Robert Tillman will walk through Cottrell Hall and see so many students he knows.
And they know him.
They’ll give Tillman a fist bump, and Tillman will come back with something like “What’s up, boss man?”
Tillman is a Success Coach at High Point University. He also is an HPU graduate and a native North Carolinian usually wearing a bow tie.
He helps business majors, both freshmen and sophomores, navigate one of the biggest transitions in their young life — college.
He’ll catch up with them everywhere on campus and keep up with them through text, email and Snapchat. They’ll eat together, and they’ll worship together.
Tillman is an ordained Baptist minister, the senior pastor at High Point’s Oak Grove Baptist Church. Students have come to hear him preach, including Alon Parker, a sales major from Concord, North Carolina.
“He is a Success Coach, he’s Preacher Tillman, and they both go hand in hand,” Parker says. “When he’s preaching, he’s talking about how even if you don’t think you have that strength to get over the hump, faith in God will help you. He’s in a similar position as a Success Coach. He helps students believe they can get over the hump.”
“In my opinion, coaching is seasonal, not lifelong,” Tillman says. “My job goes so much deeper than academic advising. I’m in a position to help teach students the essentials about accountability, discipline, teamwork and the value of connection — things they can use for the rest of their life. “Once the season is over, they move on,” he says. “But until then, I tell them, ‘You can do it.’ Students need a coach to remind them of that.”
When students walk into Pam Francisco’s office, the first thing they see is a sign that says: “You Make My Heart Smile.”
As the director of HPU’s Success Coach program, Francisco wants students to feel comfortable. Sometimes the students she sees are homesick, or they’re dealing with a tough class or course schedule.
Francisco knows how to help. It’s like the picture she has in her office that shows a little girl trying to grab a heart-shaped balloon. On a concrete staircase are four words Francisco tells her students often: “There is always hope.”
“What we strive to be is the first person they come to when they don’t know where to go,” Francisco says. “We are their family.”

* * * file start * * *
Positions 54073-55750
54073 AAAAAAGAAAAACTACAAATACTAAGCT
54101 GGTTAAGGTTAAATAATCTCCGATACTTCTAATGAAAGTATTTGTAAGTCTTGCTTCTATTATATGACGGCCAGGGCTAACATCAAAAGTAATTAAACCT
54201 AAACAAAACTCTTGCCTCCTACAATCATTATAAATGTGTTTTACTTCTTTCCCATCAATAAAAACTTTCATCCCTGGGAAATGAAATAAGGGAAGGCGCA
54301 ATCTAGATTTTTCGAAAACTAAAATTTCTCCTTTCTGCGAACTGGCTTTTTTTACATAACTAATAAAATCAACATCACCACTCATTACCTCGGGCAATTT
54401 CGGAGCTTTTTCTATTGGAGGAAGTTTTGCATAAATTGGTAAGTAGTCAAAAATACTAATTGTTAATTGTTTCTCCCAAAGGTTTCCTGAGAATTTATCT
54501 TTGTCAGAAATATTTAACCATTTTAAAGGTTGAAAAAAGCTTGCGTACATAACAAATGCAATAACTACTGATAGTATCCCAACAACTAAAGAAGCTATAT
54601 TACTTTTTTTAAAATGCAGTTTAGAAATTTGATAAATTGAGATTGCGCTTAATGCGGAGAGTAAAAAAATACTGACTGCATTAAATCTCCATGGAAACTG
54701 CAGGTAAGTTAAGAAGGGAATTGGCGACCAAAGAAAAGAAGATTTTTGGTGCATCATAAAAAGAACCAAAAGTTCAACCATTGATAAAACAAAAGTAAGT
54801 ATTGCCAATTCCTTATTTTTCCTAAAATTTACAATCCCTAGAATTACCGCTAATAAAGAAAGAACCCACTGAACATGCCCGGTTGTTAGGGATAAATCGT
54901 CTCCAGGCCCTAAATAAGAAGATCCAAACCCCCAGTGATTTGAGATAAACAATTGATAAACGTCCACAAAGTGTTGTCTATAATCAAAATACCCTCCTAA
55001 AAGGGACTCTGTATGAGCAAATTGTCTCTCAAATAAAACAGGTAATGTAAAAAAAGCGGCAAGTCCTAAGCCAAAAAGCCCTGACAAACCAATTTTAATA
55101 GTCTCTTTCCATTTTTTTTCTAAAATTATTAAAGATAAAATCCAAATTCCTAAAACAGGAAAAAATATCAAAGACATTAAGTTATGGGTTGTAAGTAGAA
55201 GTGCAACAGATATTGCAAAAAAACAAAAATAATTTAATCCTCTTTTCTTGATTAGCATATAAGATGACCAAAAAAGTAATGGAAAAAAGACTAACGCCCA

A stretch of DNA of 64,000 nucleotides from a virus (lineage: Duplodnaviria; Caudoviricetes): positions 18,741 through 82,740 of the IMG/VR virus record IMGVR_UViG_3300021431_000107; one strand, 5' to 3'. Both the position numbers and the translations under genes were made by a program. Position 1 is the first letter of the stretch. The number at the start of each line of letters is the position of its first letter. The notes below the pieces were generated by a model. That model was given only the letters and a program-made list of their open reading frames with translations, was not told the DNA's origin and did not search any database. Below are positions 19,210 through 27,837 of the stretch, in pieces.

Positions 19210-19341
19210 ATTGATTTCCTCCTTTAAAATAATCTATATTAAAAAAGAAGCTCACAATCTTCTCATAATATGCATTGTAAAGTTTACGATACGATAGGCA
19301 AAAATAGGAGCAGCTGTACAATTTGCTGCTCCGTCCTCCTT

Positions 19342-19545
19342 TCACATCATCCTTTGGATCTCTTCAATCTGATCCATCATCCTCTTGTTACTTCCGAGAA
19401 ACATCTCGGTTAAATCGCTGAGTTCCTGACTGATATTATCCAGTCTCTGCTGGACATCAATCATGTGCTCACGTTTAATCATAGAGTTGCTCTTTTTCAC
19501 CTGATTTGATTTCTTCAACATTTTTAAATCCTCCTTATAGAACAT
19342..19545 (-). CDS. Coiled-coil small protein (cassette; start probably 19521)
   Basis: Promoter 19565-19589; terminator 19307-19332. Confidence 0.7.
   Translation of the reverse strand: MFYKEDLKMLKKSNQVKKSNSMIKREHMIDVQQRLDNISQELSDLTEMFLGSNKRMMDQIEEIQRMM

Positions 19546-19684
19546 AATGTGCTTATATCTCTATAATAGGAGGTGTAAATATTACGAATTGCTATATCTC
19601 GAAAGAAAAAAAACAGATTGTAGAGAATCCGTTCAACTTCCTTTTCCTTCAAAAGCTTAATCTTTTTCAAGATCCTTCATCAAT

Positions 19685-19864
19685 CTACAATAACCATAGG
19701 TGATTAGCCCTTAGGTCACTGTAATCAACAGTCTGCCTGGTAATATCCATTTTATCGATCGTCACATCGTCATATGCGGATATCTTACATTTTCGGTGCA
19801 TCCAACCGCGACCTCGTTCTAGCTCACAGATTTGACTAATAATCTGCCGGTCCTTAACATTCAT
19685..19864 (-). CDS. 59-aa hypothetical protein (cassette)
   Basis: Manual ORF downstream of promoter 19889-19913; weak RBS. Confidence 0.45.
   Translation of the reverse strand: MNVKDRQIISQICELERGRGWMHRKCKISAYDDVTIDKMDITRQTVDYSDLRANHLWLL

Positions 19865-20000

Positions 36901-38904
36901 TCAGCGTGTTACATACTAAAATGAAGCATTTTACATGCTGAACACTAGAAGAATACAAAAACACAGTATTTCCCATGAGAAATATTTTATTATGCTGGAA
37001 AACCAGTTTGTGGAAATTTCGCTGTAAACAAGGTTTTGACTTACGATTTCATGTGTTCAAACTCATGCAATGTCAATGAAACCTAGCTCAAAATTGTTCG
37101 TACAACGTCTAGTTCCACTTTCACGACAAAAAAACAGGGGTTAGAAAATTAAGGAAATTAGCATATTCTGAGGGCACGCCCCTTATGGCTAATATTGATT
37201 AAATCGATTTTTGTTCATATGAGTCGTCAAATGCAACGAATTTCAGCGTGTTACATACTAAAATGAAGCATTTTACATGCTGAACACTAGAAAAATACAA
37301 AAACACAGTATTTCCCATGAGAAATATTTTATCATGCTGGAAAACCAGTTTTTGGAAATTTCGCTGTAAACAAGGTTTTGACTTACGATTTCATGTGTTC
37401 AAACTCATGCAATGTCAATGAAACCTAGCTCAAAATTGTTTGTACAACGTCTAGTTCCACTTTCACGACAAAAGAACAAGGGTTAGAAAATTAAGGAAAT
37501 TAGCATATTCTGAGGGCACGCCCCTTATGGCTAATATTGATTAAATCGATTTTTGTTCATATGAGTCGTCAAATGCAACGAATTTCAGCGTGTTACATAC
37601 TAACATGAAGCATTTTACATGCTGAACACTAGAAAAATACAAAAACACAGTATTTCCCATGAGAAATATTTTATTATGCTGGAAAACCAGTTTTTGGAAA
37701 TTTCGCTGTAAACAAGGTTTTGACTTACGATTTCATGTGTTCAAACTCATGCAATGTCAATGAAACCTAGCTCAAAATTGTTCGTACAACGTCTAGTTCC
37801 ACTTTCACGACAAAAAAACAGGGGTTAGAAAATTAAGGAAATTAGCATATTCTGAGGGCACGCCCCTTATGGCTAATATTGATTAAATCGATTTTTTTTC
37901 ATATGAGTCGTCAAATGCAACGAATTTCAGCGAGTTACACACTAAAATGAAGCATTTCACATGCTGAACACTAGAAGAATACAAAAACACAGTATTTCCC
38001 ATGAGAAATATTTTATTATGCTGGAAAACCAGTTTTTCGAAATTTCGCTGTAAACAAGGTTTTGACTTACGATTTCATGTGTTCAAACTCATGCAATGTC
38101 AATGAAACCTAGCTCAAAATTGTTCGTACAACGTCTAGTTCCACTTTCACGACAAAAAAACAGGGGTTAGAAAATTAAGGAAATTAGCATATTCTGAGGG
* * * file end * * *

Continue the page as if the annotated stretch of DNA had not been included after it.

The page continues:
In 2014, after 30 years of experience in public education in North Carolina, Francisco came to HPU as a Success Coach. A year ago, she became the program’s director. She now supervises Tillman and 14 other Success Coaches.
When Francisco was a Success Coach, she helped dozens of business majors. One of those was Sean Kelly, then a freshman from Newton, Massachusetts. Francisco convinced Kelly to minor in finance and computer science and helped him fit those classes into his schedule.
Those minors, Kelly says, helped him get his job today.
“I’m in a position to help teach students the essentials about accountability, discipline, teamwork and the value of connection.”
– Robert Tillman, Success Coach
He now works as the head trader at Birch Hill Investment Advisors in Boston. He’s also a member of the company’s operations, compliance and information technology teams. He lives downtown, a six-minute walk from work and 20 steps from one of the prettiest spots in America — Boston Common.
“I was intimidated by computer science, but she kept telling me, ‘Sean, you got this!’” says Kelly, a 2018 HPU graduate. “I am so glad I did it. It probably got me the job I have today. The finance minor was the cherry on top.”
And Francisco’s role?
“She helped me find my path,” says Kelly. “Every student deserves a Pam Francisco.”
Parker and Nabyant Wagner feel the same way about Tillman.
Parker is the president of HPU’s Kappa Alpha Psi Fraternity, Inc., and Tillman is the fraternity’s chapter advisor, as well as an alumni fraternity brother. Tillman has helped Parker with everything from being a better leader to being a better son.
“He brought me closer to my family and gave me the confidence to keep them in the loop,” Parker says.
Tillman gave Wagner confidence, too. He also gave Wagner roots.
When Wagner felt unmoored as a freshman, he approached Tillman for help. Join HPU’s Investment Club, Real Estate Club and rush for a fraternity, Tillman said. Wagner did. He met new people. Moreover, he became more focused.
“Coming to college is such a cultural change for kids,” says Wagner, a sophomore business administration major. “So, you need someone like Robert. He’ll guide you in the right way. He’s a mentor, and he has done everything he can for me.”
Tillman says he works hard at that because he remembers what his mentors did for him. Now, at 45, he wants to give back what was given to him.
“In the Bible, it says ‘Iron sharpens iron, so one man sharpens another,’” he says. “I tell students, ‘You’re making me better — a better son, better fraternity brother and better HPU graduate. And I want you to be better than me.’”
Parker has since accepted a job with Amazon Web Services as a demand generation representative. Click here to read more about Parker and to explore more graduate outcomes.